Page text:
It is not every day that the Court of Justice beats up the Court of First Instance (as it was known) for violating the human rights of the parties. But that is just what it did in its judgment in Case C-89/08 P Commission v. Ireland and others.
What happened was this. The Commission adopted a decision partly approving state aid schemes introduced by France, Italy and Ireland and partly declaring them incompatible with the common market and ordering their recovery.
Ireland, France and Italy then challenged that decision before the Court of First Instance. That Court annulled the decision in its judgment in Joined Cases T- 50/06, T-56/06, T-62/06 and T-69/06 Ireland and others v. Commission (ECR  II-172). The Court of First Instance held that the Commission had failed to give proper reasons for its decision and annulled it on that sole ground.
The problem with that, though, was that none of the applicants had pleaded lack of reasoning as a ground of annulment and the Court of First Instance did not question the parties on that aspect of the case at all during the written or oral phase of the proceedings: It just pulled that ground of annulment out of its hat when handing down the judgment.
And so the Commission appealed.
The Court of Justice upheld the Commission's appeal on that point.
It held that the Court of First Instance could raise the ground of annulment for lack of reasoning of its own motion. It recalled that it has consistently been held that an absence of or inadequate statement of reasons constitutes an infringement of essential procedural requirements for the purposes of Article 263 TFEU and is a plea involving a matter of public policy which may, and even must, be raised by the Community judicature of its own motion (Case C‑166/95 PCommission v Daffix  ECR I‑983, paragraph 24; Case C‑367/95 P Commission v Sytraval and Brink’s France  ECR I‑1719, paragraph 67; Case C‑265/97 P VBA v Florimex and Others  ECR I‑2061, paragraph 114; and Case C‑413/06 P Bertelsmann and Sony Corporation of America v Impala  ECR I‑4951, paragraph 174).
So far so good. But then Court of Justice dealt with whether it was proper for the Court of First Instance to raise the plea of its own motion without hearing the parties on that point at all.
The Court of Justice drew the line at that and held that the Court of First Instance should have heard the parties before deciding the case on that point. It held that the principle that the parties should be heard means, as a rule, that the parties have a right to a process of inspecting and commenting on the evidence and observations submitted to the court (Case C‑450/06 Varec  ECR I‑581, paragraph 47) and, moreover, that that basic principle of law is infringed where a judicial decision is founded on facts and documents which the parties, or one of them, have not had an opportunity to examine and on which they have therefore been unable to comment (Joined Cases 42/59 and 49/59 SNUPAT v High Authority  ECR 53, 84; Case C‑480/99 P Plant and Others v Commission and South Wales Small Mines  ECR I‑265, paragraph 24; and Case C‑199/99 P Corus UK v Commission  ECR I‑11177, paragraph 19). It insisted that a court must itself observe the rule that the parties should be heard, in particular, when it decides a dispute on a ground it has identified of its own motion (see, by analogy, in the sphere of human rights, the judgments of the European Court of Human Rights in Skondrianos v. Greece, nos. 63000/00, 74291/01 and 74292/01, §29 and 30, 18 December 2003; Clinique des Acacias and Others v. France, nos. 65399/01, 65405/01 and 65407/01, §38, 13 October 2005; and Prikyan and Angelova v. Bulgaria, no. 44624/98, §42, 16 February 2006).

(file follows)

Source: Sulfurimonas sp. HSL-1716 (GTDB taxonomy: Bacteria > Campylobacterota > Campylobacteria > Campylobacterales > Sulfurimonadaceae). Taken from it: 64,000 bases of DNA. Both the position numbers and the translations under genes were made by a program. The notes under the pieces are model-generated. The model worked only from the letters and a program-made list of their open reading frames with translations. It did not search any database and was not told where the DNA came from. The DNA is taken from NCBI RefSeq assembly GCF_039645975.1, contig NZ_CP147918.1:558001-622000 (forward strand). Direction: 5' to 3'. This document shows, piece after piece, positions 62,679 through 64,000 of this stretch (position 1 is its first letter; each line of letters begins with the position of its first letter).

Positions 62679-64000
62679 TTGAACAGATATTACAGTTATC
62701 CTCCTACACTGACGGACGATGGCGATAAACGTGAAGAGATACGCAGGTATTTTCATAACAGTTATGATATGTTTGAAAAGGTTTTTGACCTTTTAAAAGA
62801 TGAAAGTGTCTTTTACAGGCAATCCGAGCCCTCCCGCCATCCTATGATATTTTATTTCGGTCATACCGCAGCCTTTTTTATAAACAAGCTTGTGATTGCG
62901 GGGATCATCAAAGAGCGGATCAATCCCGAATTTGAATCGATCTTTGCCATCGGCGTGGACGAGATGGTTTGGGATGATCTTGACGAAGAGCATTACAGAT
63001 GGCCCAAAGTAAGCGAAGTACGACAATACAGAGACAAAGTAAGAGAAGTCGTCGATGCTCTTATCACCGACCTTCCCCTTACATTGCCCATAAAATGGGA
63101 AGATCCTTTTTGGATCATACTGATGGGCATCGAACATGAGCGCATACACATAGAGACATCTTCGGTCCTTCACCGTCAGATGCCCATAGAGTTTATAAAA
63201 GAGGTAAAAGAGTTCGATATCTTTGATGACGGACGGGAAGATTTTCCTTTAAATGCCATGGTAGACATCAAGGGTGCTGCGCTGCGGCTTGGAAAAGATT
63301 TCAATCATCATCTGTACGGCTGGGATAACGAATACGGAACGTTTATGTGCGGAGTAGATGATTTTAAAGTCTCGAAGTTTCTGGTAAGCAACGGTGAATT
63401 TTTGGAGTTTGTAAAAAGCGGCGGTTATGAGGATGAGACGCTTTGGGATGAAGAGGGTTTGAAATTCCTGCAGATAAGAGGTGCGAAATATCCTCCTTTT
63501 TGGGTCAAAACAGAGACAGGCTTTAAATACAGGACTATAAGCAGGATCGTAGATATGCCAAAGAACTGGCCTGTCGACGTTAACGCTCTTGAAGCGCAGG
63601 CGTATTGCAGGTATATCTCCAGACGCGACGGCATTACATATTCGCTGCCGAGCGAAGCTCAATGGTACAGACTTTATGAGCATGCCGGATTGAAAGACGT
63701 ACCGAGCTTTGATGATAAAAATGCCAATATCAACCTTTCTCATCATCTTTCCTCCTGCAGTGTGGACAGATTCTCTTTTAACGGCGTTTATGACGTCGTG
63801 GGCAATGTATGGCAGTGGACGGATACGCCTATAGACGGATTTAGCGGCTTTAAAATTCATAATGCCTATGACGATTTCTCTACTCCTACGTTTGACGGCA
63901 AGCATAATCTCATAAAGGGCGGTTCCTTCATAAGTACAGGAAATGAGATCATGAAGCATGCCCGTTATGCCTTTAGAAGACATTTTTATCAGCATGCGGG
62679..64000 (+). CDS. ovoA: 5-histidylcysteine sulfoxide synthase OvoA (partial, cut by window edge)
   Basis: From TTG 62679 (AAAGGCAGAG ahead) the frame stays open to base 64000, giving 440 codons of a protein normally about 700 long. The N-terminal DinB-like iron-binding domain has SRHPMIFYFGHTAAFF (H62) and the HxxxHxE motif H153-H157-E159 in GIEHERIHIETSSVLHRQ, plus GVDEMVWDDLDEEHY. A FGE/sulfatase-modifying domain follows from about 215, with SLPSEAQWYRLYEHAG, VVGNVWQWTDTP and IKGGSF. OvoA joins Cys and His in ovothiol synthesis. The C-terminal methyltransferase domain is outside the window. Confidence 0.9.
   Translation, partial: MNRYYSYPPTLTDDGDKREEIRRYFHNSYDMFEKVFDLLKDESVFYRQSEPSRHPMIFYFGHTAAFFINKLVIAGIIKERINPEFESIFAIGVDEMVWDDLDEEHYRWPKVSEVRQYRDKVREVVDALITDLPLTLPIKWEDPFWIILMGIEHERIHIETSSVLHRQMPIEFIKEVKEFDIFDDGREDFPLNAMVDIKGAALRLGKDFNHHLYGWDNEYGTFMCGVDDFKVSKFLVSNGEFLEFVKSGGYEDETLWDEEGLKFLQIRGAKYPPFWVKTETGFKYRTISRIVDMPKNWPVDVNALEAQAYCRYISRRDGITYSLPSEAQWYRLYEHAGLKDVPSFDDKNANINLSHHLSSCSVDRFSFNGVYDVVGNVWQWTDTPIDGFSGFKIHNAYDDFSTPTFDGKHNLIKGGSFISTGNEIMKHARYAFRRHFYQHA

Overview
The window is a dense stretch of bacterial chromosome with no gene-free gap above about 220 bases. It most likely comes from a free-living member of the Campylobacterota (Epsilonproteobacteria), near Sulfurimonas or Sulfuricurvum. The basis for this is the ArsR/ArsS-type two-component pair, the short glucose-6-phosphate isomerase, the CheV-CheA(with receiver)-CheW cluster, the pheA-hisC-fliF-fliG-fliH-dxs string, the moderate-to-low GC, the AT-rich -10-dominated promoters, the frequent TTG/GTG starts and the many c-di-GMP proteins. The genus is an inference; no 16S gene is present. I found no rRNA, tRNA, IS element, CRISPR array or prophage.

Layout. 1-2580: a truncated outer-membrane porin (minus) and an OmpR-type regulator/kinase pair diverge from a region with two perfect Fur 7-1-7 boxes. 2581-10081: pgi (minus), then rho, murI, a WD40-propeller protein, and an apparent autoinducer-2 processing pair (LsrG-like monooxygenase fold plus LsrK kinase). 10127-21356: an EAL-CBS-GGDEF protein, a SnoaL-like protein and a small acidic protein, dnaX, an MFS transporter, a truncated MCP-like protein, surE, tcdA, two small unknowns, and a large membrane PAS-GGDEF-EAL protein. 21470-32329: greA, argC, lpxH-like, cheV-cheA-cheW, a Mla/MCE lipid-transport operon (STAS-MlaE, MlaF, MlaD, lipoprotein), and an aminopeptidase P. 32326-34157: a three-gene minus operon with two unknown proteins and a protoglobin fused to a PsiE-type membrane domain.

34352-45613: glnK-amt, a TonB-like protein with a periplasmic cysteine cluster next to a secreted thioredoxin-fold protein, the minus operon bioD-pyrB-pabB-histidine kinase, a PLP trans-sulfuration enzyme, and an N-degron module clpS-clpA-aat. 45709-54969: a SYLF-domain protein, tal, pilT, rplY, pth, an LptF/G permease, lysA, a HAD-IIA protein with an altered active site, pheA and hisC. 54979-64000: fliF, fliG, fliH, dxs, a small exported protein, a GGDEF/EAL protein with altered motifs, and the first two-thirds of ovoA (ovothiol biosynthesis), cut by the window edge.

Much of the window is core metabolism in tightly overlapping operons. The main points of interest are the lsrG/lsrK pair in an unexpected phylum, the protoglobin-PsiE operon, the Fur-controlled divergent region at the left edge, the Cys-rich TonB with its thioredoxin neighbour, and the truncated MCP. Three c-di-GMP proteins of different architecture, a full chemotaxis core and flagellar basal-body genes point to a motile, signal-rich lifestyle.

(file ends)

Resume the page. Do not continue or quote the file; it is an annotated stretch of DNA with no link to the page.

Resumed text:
In a final rebuke to the Court of First Instance, the Court of Justice recalled that, in the analogous context of Article 6 of the ECHR, it has held that it is precisely in deference to that article and to the very purpose of every individual’s right to adversarial proceedings and to a fair hearing within the meaning of that provision that the Court may of its own motion, on a proposal from the Advocate General or at the request of the parties, order that the oral procedure be reopened, in accordance with Article 61 of its Rules of Procedure, if it considers that it lacks sufficient information, or that the case must be dealt with on the basis of an argument which has not been debated between the parties (Order of 4 February 2000 in Case C‑17/98 Emesa Sugar  ECR I‑665, paragraphs 8, 9 and 18, and Joined Cases C‑270/97 and C‑271/97 Deutsche Post  ECR I‑929, paragraph 30).